- The 14th annual general meeting of the Southern African Regional Police Chiefs Co-operation Organisation (SARPCCO) has opened with a call by the head of INTERPOL for enhanced police co-operation and information-sharing across and beyond Africa to combat the burgeoning threat of transnational crime.
The three-day meeting (2-4 September), assembling police chiefs from the 13 SARPCCO region countries - Angola, Botswana, the Democratic Republic of Congo, Lesotho, Malawi, Mauritius, Mozambique, Namibia, South Africa, Swaziland, Tanzania, Zambia and Zimbabwe - heard INTERPOL Secretary General Ronald K. Noble emphasise that organised transnational crime outside the region represented a major security threat to Africa.
Calling on the assembled police chiefs to re-affirm and strengthen their commitment to joint cross-border initiatives designed to combat the constant threat posed by transnational crime, Secretary General Noble said that far from being concerned by borders, ‘criminals seek to exploit them. They thrive because of them.’
Mr Noble said that the use of INTERPOL’s key police tools and services in Southern Africa and across all its 187 member countries worldwide to identify and apprehend criminals was fundamental to fighting transnational crime by ‘empowering the men and women who fight crime in the field everyday with the appropriate tools’.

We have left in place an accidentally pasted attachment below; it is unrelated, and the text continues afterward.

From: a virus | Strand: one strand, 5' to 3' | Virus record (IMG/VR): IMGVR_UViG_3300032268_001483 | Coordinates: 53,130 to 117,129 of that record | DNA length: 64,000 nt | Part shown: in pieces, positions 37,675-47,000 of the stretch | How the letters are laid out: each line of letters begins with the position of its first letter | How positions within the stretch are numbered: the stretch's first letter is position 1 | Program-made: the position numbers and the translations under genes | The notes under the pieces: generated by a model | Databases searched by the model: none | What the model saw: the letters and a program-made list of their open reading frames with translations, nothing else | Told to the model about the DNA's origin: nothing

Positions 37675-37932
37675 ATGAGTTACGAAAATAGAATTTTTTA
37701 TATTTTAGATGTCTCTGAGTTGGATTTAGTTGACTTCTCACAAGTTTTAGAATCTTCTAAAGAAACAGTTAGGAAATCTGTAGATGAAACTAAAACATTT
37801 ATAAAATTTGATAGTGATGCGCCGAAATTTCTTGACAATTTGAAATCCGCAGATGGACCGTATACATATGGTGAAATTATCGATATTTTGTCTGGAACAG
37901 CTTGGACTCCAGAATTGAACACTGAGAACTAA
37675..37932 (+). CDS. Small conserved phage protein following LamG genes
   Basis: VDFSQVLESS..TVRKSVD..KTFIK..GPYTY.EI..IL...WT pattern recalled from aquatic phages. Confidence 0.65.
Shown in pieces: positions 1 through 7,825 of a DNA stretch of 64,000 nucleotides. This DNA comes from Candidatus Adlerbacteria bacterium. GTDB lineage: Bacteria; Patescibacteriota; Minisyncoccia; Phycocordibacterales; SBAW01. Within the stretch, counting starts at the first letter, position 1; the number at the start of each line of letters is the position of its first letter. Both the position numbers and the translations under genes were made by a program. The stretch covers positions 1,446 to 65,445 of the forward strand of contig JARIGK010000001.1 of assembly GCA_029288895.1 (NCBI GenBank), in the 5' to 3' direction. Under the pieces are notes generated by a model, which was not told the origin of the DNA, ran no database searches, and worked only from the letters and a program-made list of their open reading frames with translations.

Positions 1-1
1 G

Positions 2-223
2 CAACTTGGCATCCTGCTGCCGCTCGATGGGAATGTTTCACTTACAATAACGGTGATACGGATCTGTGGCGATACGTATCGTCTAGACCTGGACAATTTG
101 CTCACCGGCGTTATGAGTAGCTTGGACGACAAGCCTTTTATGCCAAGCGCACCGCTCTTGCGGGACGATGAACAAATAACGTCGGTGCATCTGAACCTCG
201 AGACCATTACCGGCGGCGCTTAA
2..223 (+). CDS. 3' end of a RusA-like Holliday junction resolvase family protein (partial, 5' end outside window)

The police chiefs heard the example of an individual claiming to be a businessman who landed in Johannesburg during the football Confederations Cup in June holding a Pakistani passport. Upon control, that same document was revealed to be part of a batch of 2,000 blank passports stolen in Pakistan in December 2001. Almost eight years after the original theft and 5,000 miles away from the scene of the crime, INTERPOL’s tools helped identify an individual attempting to enter a country where a mass event was taking place, posing a potential threat to the wider public.
“This fraudulent entry into South Africa was prevented first by the sharing of information between Pakistan and South Africa, and second because the right people had access to the right information at the right time and at the right place. This was made possible by expanding the access to INTERPOL’s database of almost 19 million stolen and lost travel documents beyond the local INTERPOL National Central Bureau to border-control posts right here in South Africa,” said Mr Noble.
As part of efforts to bolster police capacity, both nationally and regionally, the meeting will also hear more about INTERPOL’s German-funded OASIS (Operational Assistance, Services and Infrastructure Support) programme. OASIS currently helps countries in Africa develop a global and integrated approach to fighting 21st century crime by developing operational capacities for policing in the region and enhancing the ability of INTERPOL member countries to tackle crime threats nationally, regionally and globally.
Several countries represented at the meeting will also see their INTERPOL I-24/7 secure police communications system upgraded and expanded beyond their National Central Bureau to allow for faster and greater exchange of operational information within Southern Africa, across the continent, and between police worldwide.
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